If you've never played an RPG before and then you go to DM, it's not as bad as most people would lead you to believe. It does, however, require a lot out of you.
- Learn your rules as thoroughly as possible before starting. Your first game will go so much more smoothly if you know how the game runs, and your players will look to you for answers when they can't remember how certain things operate or how they perform something they want to do. That said . . .
- Expect your first session to get bogged down. People are new to the game; there will be a lot of flipping through the books to look up rules and general confusion about what the players can, can't, should, and shouldn't do. Just try to deal with it as best you can.
- Always prepare as much as possible before hand. If you don't know your material, it could lead to problems when the players try to play further than you've mapped out. If that 4 hour session ends after only 2, people won't be very happy. I always tried to have material for at least 2 sessions ready to go: Maps drawn, NPCs statted out and personalities planned, encounters put together, and so forth. Now, this may sound like a contradiction, but . . .
- Be flexible. Your players will sometimes do stuff you didn't expect them to do. Roll with it. Allow them to come up with clever alternatives that you hadn't considered. Give them a chance to succeed wildly (or fail miserably), even if it does alter things that you'd planned. It's part of the game for players to do amazing things.
- Don't be afraid to use pre-made material. In the beginning, it can be difficult to figure out what to put together for a complete adventure. NPCs to stat out, maps to draw, treasure to place . . . it can be a bit intimidating. Modular adventures are nice because someone has done that work for you already; you just have to present it. Even just pulling monsters from the Monster Manual(s) can help, as you have encounters right there ready to go. Anything that makes your job easier in the beginning is a good thing. And finally. . .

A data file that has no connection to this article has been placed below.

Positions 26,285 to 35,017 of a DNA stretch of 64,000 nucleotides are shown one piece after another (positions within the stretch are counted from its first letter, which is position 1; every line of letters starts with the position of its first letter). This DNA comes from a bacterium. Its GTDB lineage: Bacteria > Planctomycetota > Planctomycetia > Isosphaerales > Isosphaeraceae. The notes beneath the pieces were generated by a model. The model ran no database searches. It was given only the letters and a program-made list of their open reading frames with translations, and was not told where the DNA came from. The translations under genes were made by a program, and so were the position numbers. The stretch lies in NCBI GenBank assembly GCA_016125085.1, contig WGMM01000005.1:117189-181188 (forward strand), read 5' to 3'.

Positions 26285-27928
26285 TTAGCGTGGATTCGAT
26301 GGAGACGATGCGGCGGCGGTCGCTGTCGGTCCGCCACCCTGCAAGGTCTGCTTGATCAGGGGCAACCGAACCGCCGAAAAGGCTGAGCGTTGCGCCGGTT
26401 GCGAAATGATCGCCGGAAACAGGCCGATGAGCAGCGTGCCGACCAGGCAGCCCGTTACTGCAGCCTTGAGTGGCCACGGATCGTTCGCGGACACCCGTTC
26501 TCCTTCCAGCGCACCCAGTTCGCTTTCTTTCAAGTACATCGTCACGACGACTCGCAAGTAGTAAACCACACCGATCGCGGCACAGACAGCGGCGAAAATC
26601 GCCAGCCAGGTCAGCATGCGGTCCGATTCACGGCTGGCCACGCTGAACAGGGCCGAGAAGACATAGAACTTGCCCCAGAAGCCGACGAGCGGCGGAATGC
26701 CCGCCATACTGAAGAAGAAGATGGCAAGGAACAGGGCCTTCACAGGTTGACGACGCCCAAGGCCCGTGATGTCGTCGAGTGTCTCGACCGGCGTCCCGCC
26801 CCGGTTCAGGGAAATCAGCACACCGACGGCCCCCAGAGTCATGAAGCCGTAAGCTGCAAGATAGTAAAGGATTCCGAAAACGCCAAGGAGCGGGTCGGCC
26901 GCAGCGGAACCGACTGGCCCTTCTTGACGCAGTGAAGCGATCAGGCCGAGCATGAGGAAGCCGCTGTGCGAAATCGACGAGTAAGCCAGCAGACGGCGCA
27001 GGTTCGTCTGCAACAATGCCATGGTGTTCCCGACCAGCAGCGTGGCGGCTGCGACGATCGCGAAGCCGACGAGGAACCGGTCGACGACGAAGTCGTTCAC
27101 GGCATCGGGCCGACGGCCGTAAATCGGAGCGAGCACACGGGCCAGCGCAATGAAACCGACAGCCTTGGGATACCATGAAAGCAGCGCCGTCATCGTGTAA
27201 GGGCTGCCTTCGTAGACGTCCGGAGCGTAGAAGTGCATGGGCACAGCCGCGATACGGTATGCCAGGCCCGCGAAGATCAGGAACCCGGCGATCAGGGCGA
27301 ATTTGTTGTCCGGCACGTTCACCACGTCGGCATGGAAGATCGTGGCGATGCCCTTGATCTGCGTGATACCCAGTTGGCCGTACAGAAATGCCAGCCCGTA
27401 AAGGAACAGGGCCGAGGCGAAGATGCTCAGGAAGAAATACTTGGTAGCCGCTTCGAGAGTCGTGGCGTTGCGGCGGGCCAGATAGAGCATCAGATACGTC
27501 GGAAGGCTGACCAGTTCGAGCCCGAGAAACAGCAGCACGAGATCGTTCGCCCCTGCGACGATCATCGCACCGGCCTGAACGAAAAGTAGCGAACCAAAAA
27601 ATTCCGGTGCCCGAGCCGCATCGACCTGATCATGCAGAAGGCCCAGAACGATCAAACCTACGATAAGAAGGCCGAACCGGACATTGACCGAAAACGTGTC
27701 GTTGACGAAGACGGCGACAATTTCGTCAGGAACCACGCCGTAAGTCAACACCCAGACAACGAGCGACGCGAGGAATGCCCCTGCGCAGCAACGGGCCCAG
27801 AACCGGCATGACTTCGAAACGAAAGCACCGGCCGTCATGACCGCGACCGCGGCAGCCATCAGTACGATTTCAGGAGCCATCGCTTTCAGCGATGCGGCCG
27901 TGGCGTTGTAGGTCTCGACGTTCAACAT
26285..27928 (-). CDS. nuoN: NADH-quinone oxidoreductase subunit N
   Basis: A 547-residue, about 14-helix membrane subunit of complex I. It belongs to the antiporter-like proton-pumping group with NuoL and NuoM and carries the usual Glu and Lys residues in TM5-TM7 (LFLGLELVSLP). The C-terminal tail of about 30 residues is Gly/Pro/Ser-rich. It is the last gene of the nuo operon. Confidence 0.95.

- Don't get too attached to your NPCs. They'll start to feel like your own characters, especially if you've spent a lot of time statting them out and working on their personalities and backgrounds. Don't be afraid to let them die. Nothing frustrates the players like a recurring villain who they can't touch, or a tag-along NPC who does all the cool stuff while they watch. If the players catch the villain, it's time for him to die. If you send an NPC with the players, make certain they are still the ones in the spotlight.